STICK a pin here. Be sure you remember that these settlers of the Sierras were as distinct a people from the settlers by the sea as you can conceive. The one was of the West, the other of the East. The one ate codfish and had a nasal accent and sang hymns. The other had never seen the ocean, he detested codfish, ate bacon and swore like a pirate.
Years went by and people, strangers, came and went, but our First Fam'lies of the Sierras remained.
This is history. The Phoenicians landed and left their impress on Ireland long before England heard of the first Caesar. Their impetuous blood signalizes the Fenian of today.
The Pilgrim Fathers refused to return. A world of immigration flowed to and fro. But these few gave to the bleak and barren East the sharp nose, the nationality, good or bad, of the north of North America; while the few first settlers of the South gave spring to a current that will flow on for a thousand years.
I am all the time wondering when I think of the people of the Sierras, what women, or men and women, the traveler of a century hence will find there.
I think he will not find a coward or a miser. I think he will find a brave, generous, open handed and unsuspicious people. A people full of freedom, of lofty aspiration, of purity, partaking of the awful sublimity that environs them.
And somewhere in these Sierras will they name the new Parnassus. The nine sisters, in the far New Day, will have their habitation here when the gold hunter has gone away, and the last pick lies rusting in the mine.
The sea of seas shall rave and knock at the Golden Gate, but this shall be the vineland, the place of rest, that the old Greeks sought forever to find. This will be the land of eternal afternoon.
A land born of storm and rounded into shape by the blows of hardy and enduring men, it shall have its reaction, its rest.
The great singer of the future, born of the gleaming snows and the gloomy forests of the Sierras, shall some day swing his harp in the wind and move down these watered and wooded slopes to conquer the world with a song for Peace.
Now you would have me say that we never once sinned in this Eden of ours in the Sierras.
There is an old and a beautiful story. You knew it long before you learned to read. It was in that other Eden. There the living God spake face to face with man. He visited him every day in his own form. And yet he fell. We do not claim to be much better than they were in Eden, even in the Sierras.
The Forks, like every other place in the world, had its little center of Aristocracy. There was here, as in any other little community, one leading woman of fashion; the one tyrant who admitted this or that one to the Social Center. This woman, an ancient "School marm," had firmly set her face against the Widow from the first. From this there was no appeal. The Widow was in disgrace. Still she refused to banish the boy poet from her presence.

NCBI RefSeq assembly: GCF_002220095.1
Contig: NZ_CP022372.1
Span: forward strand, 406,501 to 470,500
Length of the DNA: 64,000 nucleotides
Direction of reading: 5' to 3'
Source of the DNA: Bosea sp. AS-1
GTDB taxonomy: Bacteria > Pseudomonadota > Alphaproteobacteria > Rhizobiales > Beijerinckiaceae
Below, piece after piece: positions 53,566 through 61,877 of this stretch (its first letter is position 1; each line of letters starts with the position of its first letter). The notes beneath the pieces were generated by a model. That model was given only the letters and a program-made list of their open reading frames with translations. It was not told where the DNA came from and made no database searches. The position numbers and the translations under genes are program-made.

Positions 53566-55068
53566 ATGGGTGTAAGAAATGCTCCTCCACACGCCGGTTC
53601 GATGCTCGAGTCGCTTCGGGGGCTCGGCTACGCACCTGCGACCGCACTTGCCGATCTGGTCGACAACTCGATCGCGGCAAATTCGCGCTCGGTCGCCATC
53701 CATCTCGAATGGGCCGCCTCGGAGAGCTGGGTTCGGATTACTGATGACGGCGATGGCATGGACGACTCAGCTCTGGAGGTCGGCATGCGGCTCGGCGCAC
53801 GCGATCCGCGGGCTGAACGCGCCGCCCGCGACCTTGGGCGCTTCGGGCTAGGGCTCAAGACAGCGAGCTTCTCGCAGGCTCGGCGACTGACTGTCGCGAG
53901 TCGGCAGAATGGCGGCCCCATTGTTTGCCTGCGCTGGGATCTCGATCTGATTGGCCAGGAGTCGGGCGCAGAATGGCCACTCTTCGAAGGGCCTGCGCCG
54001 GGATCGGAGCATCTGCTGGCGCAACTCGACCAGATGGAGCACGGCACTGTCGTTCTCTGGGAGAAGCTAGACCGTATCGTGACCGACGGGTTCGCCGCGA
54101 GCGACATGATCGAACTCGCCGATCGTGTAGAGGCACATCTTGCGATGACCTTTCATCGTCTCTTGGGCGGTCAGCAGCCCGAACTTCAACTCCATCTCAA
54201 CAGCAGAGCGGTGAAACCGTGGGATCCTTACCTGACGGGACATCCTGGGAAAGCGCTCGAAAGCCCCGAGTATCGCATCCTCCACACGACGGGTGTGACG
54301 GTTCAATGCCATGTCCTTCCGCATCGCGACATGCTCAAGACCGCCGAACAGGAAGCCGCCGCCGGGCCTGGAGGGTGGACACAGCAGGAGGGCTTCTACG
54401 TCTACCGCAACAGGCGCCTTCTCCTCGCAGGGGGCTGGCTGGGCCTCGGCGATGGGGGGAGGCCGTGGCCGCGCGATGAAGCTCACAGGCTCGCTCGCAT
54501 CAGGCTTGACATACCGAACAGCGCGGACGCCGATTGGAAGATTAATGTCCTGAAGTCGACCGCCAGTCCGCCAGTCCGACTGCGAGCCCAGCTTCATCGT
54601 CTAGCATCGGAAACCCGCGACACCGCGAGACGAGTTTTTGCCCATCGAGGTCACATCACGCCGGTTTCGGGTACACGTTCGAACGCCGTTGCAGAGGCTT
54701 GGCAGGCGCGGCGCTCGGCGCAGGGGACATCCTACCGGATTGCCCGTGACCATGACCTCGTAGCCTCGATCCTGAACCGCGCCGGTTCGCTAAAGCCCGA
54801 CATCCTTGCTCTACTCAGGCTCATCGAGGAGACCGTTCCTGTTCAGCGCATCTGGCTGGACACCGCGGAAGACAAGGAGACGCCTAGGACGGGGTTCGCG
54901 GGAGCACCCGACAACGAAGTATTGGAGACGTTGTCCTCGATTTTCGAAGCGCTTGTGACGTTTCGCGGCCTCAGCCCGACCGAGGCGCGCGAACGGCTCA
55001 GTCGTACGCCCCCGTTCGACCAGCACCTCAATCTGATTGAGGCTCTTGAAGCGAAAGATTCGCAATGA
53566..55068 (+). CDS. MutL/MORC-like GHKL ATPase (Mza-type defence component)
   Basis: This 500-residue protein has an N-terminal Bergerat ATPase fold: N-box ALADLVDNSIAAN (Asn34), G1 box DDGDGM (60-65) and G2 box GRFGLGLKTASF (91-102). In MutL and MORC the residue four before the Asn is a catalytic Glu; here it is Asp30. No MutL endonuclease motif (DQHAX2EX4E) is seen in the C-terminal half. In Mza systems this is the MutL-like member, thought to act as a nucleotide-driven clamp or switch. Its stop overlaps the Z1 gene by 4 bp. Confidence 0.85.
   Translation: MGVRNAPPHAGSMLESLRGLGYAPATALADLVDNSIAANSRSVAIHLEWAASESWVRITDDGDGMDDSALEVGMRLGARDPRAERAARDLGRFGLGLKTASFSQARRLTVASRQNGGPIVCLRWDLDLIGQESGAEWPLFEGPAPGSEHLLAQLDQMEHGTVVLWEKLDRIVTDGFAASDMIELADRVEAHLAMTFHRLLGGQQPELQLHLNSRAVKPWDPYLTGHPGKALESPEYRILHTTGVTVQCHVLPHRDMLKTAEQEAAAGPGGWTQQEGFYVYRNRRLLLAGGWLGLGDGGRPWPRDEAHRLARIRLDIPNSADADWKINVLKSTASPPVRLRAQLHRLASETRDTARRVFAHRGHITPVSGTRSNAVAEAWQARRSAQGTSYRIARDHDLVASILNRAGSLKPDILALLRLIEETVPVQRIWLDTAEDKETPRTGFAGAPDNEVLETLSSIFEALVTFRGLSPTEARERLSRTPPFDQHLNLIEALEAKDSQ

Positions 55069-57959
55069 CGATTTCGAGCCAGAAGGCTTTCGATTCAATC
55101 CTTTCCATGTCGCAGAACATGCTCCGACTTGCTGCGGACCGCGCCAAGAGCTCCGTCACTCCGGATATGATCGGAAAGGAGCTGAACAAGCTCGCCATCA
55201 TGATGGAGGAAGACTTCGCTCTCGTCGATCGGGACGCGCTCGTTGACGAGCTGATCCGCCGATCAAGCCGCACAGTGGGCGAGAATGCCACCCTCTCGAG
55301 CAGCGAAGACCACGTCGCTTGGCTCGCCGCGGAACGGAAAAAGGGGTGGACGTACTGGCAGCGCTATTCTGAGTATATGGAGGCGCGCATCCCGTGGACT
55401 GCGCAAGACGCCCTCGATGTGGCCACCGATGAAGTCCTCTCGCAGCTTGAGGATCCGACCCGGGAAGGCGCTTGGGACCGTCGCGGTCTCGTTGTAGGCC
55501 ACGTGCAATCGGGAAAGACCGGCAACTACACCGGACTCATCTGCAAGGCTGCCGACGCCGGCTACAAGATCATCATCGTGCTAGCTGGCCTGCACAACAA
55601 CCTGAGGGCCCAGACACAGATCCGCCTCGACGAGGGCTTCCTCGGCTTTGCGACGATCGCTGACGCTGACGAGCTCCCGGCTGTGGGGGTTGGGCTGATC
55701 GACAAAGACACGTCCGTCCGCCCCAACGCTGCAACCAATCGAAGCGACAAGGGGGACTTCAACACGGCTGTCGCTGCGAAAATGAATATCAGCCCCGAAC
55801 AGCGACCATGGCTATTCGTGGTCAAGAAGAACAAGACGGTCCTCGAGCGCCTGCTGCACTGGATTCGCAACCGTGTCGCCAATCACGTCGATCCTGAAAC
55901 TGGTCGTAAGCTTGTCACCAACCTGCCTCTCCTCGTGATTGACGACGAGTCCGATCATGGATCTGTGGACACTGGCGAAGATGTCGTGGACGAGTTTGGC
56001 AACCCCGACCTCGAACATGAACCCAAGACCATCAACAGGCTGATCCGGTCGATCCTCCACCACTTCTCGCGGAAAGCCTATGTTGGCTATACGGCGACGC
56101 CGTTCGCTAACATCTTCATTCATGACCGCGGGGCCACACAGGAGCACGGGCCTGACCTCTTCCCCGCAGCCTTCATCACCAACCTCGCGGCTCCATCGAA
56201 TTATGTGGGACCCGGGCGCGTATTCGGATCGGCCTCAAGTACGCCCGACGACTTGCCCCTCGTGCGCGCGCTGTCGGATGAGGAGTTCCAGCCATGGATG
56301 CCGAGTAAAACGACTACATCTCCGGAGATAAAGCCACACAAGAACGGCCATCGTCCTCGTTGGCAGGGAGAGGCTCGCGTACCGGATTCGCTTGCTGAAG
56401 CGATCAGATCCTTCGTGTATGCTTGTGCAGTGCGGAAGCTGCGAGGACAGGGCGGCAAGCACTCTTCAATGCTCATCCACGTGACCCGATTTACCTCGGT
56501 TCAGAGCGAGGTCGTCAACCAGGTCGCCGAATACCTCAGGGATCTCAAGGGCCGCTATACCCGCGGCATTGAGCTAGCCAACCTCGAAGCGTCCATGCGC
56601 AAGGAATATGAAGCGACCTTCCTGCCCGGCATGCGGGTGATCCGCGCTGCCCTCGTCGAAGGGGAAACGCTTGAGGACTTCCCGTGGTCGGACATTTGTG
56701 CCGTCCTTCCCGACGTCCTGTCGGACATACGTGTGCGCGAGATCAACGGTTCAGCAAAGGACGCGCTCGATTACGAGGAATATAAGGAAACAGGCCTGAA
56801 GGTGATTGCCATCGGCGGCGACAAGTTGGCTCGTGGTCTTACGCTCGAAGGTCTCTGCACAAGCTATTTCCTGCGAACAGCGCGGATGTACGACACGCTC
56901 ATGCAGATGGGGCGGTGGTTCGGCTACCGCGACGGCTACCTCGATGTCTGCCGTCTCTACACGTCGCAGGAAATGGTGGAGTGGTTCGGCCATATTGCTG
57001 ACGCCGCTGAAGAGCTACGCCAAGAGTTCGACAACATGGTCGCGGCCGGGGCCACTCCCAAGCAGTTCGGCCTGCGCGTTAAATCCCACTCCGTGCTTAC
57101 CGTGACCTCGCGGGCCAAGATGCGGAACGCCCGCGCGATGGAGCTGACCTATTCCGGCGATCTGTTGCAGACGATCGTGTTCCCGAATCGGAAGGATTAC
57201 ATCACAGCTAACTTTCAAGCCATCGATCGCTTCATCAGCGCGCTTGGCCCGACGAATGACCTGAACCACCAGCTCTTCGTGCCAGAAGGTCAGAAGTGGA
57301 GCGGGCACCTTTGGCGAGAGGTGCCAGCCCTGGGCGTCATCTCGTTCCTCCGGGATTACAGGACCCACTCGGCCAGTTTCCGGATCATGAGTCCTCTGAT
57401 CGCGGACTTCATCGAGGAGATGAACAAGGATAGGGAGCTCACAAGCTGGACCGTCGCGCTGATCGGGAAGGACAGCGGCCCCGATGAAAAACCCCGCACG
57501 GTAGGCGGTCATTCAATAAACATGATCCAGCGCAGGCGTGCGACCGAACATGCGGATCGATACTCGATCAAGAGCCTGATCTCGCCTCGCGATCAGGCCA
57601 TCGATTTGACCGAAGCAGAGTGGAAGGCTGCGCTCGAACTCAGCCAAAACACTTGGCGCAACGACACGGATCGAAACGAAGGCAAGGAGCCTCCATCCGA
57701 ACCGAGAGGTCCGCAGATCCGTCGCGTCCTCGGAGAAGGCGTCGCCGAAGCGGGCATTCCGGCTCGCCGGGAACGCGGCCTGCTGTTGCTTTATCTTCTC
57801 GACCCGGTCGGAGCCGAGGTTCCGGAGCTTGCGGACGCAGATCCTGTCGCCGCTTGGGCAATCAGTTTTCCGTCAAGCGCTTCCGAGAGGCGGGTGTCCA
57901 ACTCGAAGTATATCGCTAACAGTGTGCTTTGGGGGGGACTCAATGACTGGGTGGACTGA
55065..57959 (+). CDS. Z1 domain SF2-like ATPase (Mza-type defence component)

The old suspicion hung in the minds of the miners at the Forks. One day there were two old men, made mellow from the juice of grapes they had planted and grown on the hill sides about their cabins, who grimly wagged their heads and looked wise at the mention of "the Widow," as she was still called, and sympathized with Sandy.
" Yes, pra'ps it was and pra'ps it wasn't," one would say as he thought of little "Half-a-pint," now a noisy little tomboy filling the fir woods with laughter, "but then her having that 'ere poet about her all the time, that's what sticks in my crop."
" That's what sticks in my crop," echoes his fellow, as he pushes the bushy beard from his mouth and lifts his gourd of wine.
" The reputation of this ere camp," says another, as he sets down his empty gourd and lays his forefinger in his palm, and settles his head wisely to one side, "the reputation of this ere camp depends on a havin' of this ere thing cleared up about the Widder."
"It looks pesky black," put in the other garrulous old woman in duck breeches, "'Cause why? She still sees him."
Three old heads, helpless, good natured old women, who had spent their manhood and their strength long before their grape vines were growing on the hill side, huddled close together in half maudlin conversation.
" He's a chuckle headed old idiart."
" He's a gitten old and he can't help hisself."
" He's a gitten old."
" The chuckle headed old idiart."
" Lookee here!"
An old fortyniner rose half way up, felt that his spine was not very reliable, and so spread out his two great hands on the two shoulders of his boon companion, and peered down in his face till their two beards, white as foam, almost flowed together.
"Let's run 'im out!"
At these words an old crippled man suddenly started up from his place back in the corner, and tottered forward to where the three old heads were huddled together.
"Run out Billie! Little Billie Piper, that never gits any older, never has a beard! That come here, that come when did little Billie Piper come? Gintlemen, you listen to me. When you run out little Billie Piper, by God, you run him out over my bones!" And here the Gopher thundered his two fists down on to the pine board table, and turning on his heel tottered out and up the hill side to his cabin.Start reading Chapter27 of The First Famlies of the Sierras